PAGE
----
Accessing Data

The primary job of Squirro dashboards is to display data that have been loaded into Squirro in an intuitive form. This guide explains how you can change which data is fetched in a custom widget and explores the recommended best practices.

Collections and Models

To make data available to a custom widget, it first needs to be loaded from a web-based resource, such as the Squirro API, or a third-party API. To load such data, the AJAX technology is used, specifically the browser XMLHttpRequest object or fetch() function. A common way of executing such requests is jQuery method $.ajax() and its derivatives such as $.get(). For example, the following code uses the Squirro API to run a query and return its results:

const query = this.search.get('query');

const project_id = this.project.id;
const queryEncoded = encodeURIComponent(query);

const url = '/v0/items/query?project_id=' + project_id + '&query=' + queryEncoded;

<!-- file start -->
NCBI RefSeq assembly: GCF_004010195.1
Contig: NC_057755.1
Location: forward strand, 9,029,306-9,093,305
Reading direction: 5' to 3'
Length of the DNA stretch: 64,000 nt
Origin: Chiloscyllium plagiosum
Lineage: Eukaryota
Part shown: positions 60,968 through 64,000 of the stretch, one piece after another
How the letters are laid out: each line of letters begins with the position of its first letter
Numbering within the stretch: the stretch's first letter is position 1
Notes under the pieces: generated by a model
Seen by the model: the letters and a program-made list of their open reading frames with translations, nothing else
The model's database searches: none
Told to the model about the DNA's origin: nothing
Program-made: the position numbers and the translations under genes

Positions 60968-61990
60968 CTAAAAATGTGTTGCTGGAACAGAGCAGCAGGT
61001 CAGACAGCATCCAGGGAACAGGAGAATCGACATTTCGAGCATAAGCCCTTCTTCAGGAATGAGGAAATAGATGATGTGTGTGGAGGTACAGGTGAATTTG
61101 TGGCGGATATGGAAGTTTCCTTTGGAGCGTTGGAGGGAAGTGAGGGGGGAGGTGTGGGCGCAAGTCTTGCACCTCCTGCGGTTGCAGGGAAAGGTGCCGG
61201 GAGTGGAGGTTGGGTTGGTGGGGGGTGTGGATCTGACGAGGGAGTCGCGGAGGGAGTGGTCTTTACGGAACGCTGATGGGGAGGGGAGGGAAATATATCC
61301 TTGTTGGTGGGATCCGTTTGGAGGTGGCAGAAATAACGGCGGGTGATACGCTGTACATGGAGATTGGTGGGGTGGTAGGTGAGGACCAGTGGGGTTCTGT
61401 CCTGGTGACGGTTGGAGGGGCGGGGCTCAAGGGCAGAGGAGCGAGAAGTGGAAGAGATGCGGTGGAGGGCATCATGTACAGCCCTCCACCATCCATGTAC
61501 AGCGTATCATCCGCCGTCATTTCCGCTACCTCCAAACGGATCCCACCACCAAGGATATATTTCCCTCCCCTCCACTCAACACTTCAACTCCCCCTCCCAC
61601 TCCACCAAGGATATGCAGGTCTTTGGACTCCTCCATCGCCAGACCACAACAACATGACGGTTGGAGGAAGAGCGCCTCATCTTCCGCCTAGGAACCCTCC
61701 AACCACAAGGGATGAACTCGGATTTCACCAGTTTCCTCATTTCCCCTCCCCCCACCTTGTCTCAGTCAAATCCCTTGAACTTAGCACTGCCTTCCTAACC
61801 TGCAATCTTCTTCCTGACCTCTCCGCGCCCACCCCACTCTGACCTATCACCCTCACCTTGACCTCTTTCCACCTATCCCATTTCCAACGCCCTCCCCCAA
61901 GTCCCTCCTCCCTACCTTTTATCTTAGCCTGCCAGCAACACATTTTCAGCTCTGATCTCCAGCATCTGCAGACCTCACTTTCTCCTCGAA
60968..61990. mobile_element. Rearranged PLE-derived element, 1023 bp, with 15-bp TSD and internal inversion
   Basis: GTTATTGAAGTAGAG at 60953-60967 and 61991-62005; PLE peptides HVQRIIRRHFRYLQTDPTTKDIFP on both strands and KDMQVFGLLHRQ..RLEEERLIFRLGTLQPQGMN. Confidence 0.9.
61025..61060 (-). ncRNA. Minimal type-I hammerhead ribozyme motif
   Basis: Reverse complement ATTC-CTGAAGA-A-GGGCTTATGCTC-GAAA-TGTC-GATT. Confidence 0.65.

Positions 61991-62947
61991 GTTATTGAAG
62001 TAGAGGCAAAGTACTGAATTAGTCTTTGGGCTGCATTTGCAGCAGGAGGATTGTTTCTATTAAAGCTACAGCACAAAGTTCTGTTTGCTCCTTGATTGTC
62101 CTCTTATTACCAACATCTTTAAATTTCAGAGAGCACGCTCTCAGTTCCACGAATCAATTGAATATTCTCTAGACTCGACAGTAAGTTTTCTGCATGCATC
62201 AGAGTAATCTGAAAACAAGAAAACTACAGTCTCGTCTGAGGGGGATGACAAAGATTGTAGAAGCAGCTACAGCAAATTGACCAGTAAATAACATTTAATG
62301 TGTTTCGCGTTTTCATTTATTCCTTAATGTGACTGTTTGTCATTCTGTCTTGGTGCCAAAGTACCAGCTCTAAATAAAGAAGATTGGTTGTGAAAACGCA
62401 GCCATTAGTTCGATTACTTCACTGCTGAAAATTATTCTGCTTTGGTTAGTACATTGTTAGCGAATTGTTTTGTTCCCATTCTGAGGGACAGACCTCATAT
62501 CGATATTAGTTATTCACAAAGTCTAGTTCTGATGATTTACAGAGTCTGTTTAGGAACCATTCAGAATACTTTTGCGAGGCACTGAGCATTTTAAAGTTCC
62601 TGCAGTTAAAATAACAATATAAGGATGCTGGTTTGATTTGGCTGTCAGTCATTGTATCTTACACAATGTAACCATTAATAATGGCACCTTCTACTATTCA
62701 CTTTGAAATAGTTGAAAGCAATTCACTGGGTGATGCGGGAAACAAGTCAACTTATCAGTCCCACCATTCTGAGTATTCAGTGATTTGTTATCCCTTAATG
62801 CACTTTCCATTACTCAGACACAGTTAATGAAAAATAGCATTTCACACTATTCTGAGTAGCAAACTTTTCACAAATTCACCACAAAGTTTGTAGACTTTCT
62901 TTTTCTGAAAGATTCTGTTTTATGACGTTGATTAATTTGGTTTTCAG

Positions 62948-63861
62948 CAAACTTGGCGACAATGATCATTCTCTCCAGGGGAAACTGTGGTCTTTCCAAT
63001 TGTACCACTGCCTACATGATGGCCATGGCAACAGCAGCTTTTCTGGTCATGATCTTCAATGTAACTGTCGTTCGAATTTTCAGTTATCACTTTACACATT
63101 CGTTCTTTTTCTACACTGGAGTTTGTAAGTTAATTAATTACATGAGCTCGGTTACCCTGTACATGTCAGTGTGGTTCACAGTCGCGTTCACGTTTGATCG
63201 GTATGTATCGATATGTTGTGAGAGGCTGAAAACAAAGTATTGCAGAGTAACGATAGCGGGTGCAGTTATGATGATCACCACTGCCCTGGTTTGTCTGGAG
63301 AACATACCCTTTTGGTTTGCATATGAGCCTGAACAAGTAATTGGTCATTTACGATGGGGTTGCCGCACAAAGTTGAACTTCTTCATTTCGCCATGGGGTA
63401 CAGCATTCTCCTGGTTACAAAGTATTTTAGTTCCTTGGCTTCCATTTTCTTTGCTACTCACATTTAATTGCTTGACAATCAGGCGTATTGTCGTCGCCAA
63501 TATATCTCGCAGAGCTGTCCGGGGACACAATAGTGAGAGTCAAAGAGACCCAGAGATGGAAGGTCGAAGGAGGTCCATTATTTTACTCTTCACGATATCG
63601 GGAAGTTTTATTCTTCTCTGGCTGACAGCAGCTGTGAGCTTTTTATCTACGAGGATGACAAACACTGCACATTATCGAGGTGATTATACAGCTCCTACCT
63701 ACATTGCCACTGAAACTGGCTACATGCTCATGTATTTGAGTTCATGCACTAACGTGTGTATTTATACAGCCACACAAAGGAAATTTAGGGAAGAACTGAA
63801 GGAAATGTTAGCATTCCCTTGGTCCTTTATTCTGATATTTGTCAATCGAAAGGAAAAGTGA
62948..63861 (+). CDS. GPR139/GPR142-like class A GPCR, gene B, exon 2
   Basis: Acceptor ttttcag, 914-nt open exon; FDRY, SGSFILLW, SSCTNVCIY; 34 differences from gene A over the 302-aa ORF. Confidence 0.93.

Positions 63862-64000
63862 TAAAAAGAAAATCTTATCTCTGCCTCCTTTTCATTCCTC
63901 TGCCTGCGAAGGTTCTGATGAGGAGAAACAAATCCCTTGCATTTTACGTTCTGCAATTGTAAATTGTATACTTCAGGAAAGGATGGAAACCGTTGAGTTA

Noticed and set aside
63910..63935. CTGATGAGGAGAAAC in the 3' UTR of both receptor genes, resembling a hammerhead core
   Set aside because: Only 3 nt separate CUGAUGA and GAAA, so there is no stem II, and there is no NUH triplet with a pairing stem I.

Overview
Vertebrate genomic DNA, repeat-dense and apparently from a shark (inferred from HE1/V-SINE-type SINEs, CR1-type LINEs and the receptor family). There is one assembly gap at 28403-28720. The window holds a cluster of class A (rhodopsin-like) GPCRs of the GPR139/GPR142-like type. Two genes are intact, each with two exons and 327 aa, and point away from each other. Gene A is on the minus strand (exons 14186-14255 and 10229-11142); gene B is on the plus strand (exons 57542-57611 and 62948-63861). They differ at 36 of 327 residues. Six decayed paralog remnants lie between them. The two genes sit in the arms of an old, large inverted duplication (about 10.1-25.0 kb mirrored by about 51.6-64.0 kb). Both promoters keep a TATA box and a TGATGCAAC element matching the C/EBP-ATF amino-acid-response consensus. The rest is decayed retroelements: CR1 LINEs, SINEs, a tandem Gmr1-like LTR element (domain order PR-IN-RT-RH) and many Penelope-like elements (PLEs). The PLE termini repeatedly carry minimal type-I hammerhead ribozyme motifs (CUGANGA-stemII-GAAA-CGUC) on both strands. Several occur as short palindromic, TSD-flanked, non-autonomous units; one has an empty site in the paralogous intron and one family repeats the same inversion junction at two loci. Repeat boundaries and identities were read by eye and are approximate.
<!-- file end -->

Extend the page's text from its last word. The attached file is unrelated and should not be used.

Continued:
$.get(url)
    .done((data) => {
        console.log('data fetched', data);
    })
    .fail((err) => {
        console.log('could not fetch data', err);
    });

The main difficulty for newer JavaScript developers in working with AJAX is the asynchronous nature of the requests. All handling of success and error conditions need to be handled through callbacks. This can quickly lead to a complicated callback structure. One simplification is using Promises, (see e.g. jQuery Deferred Object).

Manually fetching the data using AJAX calls presents additional challenges. This approach requires you to correctly handle error conditions, manually refresh the data on query change, construct the correct API URLs, and parse the result. To simplify all of this, Squirro custom widgets rely on collections and models. Collections and models are a component that is provided by Backbone.js, the framework on which custom widgets are based, to handle all of these elements.